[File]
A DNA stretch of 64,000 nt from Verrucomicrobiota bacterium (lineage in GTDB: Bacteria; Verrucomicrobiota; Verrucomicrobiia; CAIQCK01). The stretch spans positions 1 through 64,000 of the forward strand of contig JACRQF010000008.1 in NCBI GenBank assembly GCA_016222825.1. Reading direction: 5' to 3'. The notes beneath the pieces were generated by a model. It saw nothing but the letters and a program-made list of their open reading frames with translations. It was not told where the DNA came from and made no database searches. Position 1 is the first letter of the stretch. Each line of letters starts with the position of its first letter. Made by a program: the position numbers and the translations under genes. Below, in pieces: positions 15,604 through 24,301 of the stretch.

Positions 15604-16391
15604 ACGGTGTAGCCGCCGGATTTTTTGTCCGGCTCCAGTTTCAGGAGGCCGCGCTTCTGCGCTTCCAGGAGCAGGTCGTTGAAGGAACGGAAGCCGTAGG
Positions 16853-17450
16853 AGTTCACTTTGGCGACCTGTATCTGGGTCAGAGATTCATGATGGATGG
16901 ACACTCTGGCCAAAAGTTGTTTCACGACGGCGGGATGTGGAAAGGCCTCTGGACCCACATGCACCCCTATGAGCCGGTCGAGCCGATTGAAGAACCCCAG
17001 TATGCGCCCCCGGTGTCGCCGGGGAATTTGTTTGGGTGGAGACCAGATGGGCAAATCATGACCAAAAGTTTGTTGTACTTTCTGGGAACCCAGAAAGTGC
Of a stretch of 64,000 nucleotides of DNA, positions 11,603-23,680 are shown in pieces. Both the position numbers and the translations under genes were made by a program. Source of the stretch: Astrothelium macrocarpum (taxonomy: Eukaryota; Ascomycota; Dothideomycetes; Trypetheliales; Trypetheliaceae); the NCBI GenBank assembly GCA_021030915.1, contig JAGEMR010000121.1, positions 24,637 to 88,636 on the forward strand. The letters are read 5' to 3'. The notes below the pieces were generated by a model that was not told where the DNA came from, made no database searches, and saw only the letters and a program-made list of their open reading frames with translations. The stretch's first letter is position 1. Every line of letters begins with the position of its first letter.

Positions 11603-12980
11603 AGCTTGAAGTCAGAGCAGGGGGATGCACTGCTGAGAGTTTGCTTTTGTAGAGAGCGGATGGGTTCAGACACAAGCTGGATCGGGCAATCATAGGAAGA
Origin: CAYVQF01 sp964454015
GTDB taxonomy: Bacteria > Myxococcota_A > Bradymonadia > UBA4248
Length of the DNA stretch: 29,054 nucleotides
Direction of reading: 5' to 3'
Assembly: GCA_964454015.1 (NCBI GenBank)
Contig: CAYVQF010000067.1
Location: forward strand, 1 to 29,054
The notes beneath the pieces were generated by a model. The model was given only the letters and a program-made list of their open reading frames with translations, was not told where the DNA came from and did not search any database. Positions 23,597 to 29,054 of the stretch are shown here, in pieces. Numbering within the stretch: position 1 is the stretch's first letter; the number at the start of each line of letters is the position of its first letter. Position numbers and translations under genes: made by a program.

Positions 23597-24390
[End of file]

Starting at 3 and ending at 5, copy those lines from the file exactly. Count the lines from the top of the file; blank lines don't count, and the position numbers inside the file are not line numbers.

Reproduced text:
15604 ACGGTGTAGCCGCCGGATTTTTTGTCCGGCTCCAGTTTCAGGAGGCCGCGCTTCTGCGCTTCCAGGAGCAGGTCGTTGAAGGAACGGAAGCCGTAGG
Positions 16853-17450
16853 AGTTCACTTTGGCGACCTGTATCTGGGTCAGAGATTCATGATGGATGG